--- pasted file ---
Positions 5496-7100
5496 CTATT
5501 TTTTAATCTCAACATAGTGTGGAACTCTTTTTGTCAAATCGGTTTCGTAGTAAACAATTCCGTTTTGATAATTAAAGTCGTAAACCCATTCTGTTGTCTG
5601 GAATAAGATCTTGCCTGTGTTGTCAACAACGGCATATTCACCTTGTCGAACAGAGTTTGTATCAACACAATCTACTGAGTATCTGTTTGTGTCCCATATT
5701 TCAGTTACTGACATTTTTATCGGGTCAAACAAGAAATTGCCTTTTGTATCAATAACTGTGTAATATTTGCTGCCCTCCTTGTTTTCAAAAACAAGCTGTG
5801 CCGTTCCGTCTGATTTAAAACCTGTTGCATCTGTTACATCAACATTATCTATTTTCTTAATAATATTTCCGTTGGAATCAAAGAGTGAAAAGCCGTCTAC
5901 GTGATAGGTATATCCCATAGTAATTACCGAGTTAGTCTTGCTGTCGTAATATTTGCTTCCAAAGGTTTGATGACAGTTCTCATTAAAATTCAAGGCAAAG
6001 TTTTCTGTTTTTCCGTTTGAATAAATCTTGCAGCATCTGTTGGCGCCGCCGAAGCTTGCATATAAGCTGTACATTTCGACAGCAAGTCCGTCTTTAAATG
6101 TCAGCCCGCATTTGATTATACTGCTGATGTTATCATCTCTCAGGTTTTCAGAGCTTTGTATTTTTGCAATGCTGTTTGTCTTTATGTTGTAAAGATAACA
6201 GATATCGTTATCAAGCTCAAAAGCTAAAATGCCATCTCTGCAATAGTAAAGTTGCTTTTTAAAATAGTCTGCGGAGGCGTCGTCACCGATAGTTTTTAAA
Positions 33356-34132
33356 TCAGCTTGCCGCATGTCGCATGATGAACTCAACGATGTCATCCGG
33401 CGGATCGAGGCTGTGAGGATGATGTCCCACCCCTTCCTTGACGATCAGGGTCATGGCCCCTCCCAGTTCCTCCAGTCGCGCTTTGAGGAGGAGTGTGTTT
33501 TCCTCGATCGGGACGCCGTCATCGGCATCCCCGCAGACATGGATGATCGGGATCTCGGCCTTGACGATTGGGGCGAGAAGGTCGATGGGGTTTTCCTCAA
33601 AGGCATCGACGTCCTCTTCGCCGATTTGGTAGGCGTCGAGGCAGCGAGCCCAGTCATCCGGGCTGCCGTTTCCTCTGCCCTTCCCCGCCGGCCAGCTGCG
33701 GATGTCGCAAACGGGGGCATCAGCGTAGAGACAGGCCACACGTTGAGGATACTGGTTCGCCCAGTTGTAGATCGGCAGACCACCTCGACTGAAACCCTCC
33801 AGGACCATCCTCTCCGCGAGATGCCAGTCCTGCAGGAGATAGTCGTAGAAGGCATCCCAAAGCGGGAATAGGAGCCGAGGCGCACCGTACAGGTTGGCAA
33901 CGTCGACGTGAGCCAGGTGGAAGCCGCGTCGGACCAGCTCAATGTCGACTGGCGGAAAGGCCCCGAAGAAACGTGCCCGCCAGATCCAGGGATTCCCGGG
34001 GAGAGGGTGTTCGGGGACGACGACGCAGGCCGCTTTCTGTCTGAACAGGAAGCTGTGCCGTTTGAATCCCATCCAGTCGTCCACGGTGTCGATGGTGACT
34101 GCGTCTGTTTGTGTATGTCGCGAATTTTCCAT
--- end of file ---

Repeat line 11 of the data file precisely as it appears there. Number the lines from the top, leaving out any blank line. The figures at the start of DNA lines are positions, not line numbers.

Positions 33356-34132